Caseous Lymphadenitis (CLA)
Caseous lymphadenitis (CLA) is a bacterial disease of sheep and goats caused by Corynebacterium pseudotuberculosis. This organism belongs to a family of related bacteria, several of which are pathogenic for man and/or animals. Once an animal becomes infected with C. pseudotuberculosis, the bacterium is able to survive and replicate within cells of the immune system that would normally be associated with the killing of invading bacteria.
The infection leads to the formation of the lymph node abscesses with fibrous capsules which are typical of CLA. When superficial lymph nodes are affected these abscesses are visible as swellings beneath the skin, which may rupture and discharge pus. These abscesses can also act as reservoirs for the spread of bacteria to other sites within the body, most notably the lungs. Current treatment of diseased animals is limited as antibiotics cannot penetrate the pus-filled swellings effectively.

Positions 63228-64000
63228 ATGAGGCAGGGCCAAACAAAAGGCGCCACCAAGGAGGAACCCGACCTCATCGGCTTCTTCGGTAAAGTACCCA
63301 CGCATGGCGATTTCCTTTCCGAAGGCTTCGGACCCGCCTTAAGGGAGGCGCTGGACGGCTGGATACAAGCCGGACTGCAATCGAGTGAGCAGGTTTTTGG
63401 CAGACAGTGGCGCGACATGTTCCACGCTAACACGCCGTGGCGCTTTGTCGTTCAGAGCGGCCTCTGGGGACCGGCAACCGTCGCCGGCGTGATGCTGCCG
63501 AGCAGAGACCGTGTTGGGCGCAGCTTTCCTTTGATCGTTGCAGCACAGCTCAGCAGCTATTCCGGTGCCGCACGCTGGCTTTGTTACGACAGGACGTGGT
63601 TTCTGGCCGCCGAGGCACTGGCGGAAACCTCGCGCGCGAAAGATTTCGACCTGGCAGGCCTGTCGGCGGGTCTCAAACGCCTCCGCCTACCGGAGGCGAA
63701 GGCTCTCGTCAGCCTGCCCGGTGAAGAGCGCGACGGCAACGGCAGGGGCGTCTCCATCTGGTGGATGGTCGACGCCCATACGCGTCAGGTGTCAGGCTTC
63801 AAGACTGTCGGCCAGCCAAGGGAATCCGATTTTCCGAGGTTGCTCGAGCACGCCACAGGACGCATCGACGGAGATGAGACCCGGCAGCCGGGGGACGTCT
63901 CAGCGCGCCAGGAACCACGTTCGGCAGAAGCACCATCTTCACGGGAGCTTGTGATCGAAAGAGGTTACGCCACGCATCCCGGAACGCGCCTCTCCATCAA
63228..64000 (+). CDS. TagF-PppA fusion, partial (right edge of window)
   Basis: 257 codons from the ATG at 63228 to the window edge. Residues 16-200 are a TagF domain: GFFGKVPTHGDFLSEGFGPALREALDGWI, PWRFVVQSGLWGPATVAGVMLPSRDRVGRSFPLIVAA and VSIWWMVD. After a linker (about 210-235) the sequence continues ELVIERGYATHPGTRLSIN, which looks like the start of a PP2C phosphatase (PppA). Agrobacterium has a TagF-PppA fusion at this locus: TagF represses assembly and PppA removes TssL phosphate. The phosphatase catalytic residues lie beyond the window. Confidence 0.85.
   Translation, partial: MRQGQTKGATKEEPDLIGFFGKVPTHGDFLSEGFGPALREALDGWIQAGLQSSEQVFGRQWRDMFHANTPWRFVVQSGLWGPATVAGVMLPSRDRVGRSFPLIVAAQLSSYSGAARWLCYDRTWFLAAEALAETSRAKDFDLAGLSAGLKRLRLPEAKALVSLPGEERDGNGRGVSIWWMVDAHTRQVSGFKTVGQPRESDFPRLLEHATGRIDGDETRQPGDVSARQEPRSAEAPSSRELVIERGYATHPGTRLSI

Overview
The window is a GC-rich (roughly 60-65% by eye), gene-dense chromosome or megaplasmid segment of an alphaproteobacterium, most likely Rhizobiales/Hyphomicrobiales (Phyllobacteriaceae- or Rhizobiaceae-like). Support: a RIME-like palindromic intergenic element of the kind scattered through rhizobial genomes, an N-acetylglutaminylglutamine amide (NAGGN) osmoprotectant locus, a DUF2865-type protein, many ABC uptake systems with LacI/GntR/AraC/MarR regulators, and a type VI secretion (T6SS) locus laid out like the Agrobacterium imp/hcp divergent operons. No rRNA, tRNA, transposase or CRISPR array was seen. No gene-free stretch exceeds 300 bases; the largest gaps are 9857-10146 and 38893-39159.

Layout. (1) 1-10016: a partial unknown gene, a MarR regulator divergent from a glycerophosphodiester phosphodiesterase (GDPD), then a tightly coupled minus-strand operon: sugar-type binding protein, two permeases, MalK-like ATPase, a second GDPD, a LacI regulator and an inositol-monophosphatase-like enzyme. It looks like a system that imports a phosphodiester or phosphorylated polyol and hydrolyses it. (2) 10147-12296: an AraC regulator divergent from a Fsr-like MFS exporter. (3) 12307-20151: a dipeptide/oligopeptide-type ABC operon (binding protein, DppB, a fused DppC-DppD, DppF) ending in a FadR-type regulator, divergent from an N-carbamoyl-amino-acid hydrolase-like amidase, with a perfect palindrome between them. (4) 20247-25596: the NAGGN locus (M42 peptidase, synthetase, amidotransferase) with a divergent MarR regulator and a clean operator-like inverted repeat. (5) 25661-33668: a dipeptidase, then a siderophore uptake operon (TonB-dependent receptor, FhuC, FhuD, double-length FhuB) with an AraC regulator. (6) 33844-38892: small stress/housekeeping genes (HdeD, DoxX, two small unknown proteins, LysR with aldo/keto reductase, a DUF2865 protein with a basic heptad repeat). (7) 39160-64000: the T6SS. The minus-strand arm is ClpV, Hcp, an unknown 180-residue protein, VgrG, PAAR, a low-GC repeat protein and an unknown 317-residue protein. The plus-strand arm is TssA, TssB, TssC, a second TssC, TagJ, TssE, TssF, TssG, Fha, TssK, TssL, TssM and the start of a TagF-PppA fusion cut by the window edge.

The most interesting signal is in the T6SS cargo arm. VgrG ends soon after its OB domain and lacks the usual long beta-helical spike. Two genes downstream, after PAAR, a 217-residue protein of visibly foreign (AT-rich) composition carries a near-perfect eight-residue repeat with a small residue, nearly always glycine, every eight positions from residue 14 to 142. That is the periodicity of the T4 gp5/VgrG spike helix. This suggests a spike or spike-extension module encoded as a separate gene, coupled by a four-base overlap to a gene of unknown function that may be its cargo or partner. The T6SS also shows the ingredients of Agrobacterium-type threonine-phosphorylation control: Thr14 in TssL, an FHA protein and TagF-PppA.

C. pseudotuberculosis can survive in the environment for several months and is highly infectious. Monitoring of disease status is compounded by the fact that animals may be infected without showing obvious clinical symptoms. As there is neither a commercially available diagnostic test nor vaccine for CLA in the UK at the moment, existing control of the disease depends on good management and strict quarantining of animals being brought onto farms. In addition to CLA, C. pseudotuberculosis also causes infections in horses (caseous lymphangitis) and mastitis in dairy cows.
Research at Moredun has determined the relationships between UK C. pseudotuberculosis strains and those from across the world. Significantly, all strains have been shown to be highly-related, suggesting that common control measures may be effective.
The development and commercialisation of a CLA diagnostic blood-test in conjunction with SAC has been a major achievement, providing a powerful tool to allow the identification of animals with CLA. Concurrently, preliminary assessment of several experimental vaccines has been undertaken. The results of these studies have been significant in that they have confirmed that better alternatives to currently available CLA vaccines exist.
In addition to continuing existing efforts to understand the mechanisms by which C. pseudotuberculosis causes disease in sheep, future work will seek to develop our experimental vaccines further in an effort to realise the potential for control of CLA in the UK.
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